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Old 08-18-2019, 05:18 PM   #31
Rudel_chw
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Quote:
Originally Posted by Rick50 View Post
I'll be buying the Hornet, no doubt. But I think I'll be starting with Warbirds and maybe Korean era jets, build up in complexity through the F-5 Tiger, before getting super deep into the Hornet, Harrier and Bombcat!
...
I get the feeling though, that the A-10C, Mig-21 and Mi-8 Hip may be quite the challenge to learn, maybe mores than the Hornet and Tomcat... what do you guys think?
At least for me, the hardest modules are the helos and the warbirds .. in part because I dont own a pair of rudder pedals.

The easiest to fly, again in my opinion, is the F-18 .. it has an easy start-up, easy taxi and take-off, easy shore landing once you learn to use the "E-bracket" thingy on the HUD ... even the case 1 carrier landing is quite easy (again, using the e-bracket) ... of course, learning the sensors, countermeasures and weapons delivery is a long affair, as it has so many different weapons and sensors to choose.

The A-10C is about the same difficulty as the F-18, but with a longer startup and a much less legible HUD,
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Old 08-18-2019, 05:21 PM   #32
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I think Pikey made a very important point, different people learn differently. You need to find out first what kind of learning works best for you. For myself, only tutorial videos don't really work. I need it best written out in a picture guide or checklist.



The manual is usually too dry and long winded for me, but I never really do completely without. IMHO if you are like me just use it to look up very specific things, it suddenly is way less intimidating. If you are currently learning something, watched tutorials, read a guide etc. but just want to know what 'this small thing here' means, manual is your go to and almost never let's you down.



Quote:
Originally Posted by Pikey View Post
If this question is about learning technique then I can't disagree with an iterative approach, taking parts out and learning each, light skims turning into deep dives.


If the question is about effectiveness in learning, you need to know your own mind and how you work. A kinaesthetic learner will jump right in, the visual ones look at videos and the readers read. and most of us do the combinations. There is also social learning, which helps, jumping on with a friend and teaching each other and working through it faster. There is no one size fits all. The most important tool I personally have is experience of simulators, oddly enough and I fall back on that every time and have no issues picking planes up fast.


...
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Old 08-19-2019, 03:33 PM   #33
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When I got DCS A-10C it was on a Steam sale. I didn’t know anything about modern aircraft at all, my only experience was in a WWI sim. So I didn’t understand any modern instruments or anything. I did own a HOTAS. Which really helped.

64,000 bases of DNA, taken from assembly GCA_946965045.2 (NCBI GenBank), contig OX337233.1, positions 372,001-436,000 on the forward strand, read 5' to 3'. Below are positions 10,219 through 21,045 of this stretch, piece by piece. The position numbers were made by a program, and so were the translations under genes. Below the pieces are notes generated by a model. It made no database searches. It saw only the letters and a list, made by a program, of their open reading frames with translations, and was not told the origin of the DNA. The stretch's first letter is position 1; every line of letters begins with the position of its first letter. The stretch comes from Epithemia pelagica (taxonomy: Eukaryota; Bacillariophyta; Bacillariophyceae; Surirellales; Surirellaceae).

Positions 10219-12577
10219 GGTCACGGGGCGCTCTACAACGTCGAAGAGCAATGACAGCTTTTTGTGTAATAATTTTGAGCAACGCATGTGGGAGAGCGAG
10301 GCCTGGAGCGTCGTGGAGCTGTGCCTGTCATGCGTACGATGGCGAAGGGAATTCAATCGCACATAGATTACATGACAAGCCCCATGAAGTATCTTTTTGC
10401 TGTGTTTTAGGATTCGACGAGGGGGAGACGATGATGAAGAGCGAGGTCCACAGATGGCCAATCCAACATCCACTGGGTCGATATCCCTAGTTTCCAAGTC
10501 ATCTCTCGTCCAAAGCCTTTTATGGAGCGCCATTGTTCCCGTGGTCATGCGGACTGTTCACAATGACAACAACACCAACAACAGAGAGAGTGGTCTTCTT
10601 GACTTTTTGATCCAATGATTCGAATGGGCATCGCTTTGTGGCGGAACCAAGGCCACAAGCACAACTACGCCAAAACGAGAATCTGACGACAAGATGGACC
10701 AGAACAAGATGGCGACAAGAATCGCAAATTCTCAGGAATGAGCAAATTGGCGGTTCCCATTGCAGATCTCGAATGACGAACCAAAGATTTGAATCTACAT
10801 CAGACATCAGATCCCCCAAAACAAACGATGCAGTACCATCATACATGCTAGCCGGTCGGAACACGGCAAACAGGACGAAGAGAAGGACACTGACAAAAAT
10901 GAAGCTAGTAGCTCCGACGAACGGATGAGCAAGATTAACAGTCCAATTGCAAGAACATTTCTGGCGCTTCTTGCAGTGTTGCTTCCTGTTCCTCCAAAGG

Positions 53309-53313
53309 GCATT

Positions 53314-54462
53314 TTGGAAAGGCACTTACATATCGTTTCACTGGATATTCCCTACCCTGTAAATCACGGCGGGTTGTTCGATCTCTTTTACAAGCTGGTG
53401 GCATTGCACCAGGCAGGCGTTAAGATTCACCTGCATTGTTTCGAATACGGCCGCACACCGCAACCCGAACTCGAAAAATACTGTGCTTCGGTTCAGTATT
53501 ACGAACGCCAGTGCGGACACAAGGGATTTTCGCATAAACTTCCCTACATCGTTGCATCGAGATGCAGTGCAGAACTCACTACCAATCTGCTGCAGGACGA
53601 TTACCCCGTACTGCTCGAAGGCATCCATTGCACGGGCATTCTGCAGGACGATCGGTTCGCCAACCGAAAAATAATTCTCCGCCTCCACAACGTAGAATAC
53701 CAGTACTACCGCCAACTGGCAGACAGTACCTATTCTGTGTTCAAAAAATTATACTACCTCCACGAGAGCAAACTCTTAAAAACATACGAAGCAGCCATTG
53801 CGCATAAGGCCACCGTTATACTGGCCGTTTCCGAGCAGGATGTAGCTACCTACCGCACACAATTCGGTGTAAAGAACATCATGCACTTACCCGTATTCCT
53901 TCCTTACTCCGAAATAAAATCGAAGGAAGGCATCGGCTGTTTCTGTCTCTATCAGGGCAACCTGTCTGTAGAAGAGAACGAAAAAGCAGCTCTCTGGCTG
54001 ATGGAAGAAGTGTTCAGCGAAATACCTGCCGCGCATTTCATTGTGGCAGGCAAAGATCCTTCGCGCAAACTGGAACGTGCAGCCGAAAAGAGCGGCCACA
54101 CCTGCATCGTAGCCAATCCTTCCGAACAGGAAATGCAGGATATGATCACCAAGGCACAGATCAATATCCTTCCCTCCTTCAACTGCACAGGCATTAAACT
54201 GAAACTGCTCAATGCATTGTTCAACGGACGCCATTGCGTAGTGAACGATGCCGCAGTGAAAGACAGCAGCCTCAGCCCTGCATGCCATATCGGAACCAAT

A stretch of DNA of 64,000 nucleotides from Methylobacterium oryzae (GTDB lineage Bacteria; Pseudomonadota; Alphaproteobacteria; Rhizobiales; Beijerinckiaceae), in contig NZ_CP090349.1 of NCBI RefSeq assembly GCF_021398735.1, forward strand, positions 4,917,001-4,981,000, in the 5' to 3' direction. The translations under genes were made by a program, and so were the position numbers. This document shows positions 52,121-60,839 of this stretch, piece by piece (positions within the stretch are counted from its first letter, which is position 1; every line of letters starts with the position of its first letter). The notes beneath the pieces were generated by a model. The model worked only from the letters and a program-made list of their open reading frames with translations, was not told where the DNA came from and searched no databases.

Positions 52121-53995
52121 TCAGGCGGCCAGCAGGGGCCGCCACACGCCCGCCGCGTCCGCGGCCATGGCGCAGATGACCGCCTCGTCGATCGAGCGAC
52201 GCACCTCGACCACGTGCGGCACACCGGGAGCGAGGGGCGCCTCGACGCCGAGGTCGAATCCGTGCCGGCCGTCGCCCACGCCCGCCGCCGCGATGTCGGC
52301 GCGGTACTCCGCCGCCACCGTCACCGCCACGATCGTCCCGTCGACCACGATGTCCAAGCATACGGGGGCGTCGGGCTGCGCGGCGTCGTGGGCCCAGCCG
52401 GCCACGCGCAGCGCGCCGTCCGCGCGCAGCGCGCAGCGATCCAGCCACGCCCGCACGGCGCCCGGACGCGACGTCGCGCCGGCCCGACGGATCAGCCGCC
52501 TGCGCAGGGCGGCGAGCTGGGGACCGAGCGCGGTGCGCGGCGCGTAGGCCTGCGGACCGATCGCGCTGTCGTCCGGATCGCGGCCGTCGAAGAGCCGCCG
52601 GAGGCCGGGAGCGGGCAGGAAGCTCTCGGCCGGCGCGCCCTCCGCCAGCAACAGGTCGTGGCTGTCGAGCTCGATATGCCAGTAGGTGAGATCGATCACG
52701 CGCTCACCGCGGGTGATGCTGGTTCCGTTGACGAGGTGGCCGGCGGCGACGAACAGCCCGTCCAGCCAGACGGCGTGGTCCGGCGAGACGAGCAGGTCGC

I read the whole manual on an iPhone.

There’s a benefit to combining active and passive learning. Reading the manual is essential, there’s just no substitute for that. But it’s passive. So is watching videos. Combine sessions of passive reading with active practice and that’s the ticket. The training missions are ok but repeating them is sorta time consuming because there may be only certain parts you need a refresher on.
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Old 08-19-2019, 04:55 PM   #34
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Like many others here... Download the Chuck guide for the aircraft. Then read one chapter - do it a couple of times. Then the next...

I rather early learned the basics of the editor to set up a simple single player scenario where I start in the air and change the loadout to whatever I want to try out. Have two Shilkas and a radar beside the runway of a field in front of me and two tankers with a destroyer in the water off the coast. They have all died a thousand deaths...

After that you can dive into one of the threads here about "how do I use the TGP with the Mav E" and actually understand what people are talking about And the two Shilkas will not know what hit them (again) if everything goes according to plan... Many times they naturally wonder why that plane fired a missile into the forest 2 miles away, but they are used to it by now And then I take them out with my guns if everything else fails...

It's a matter of principle.
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Old 08-22-2019, 03:25 AM   #35
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Default learning to fly

I think a great approach is to do what the military does. Start in a trainer w/no weapons. Master that. Move to a warbird. Master basic navigation and weapons. Move to the F5 or F86. Master that. Then start using the very complicated but rewarding F18 or F14---you will never master those.
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Old 08-22-2019, 08:38 AM   #36
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The real world has to contend with costs for training that we don't need to concern ourselves with, and that is why they start on cheaper aircraft to learn the basics.

As for 'never mastering' the 14 or 18, maybe speak for yourself? There's rhyme and reason for everything, and ways to prepare for missions.
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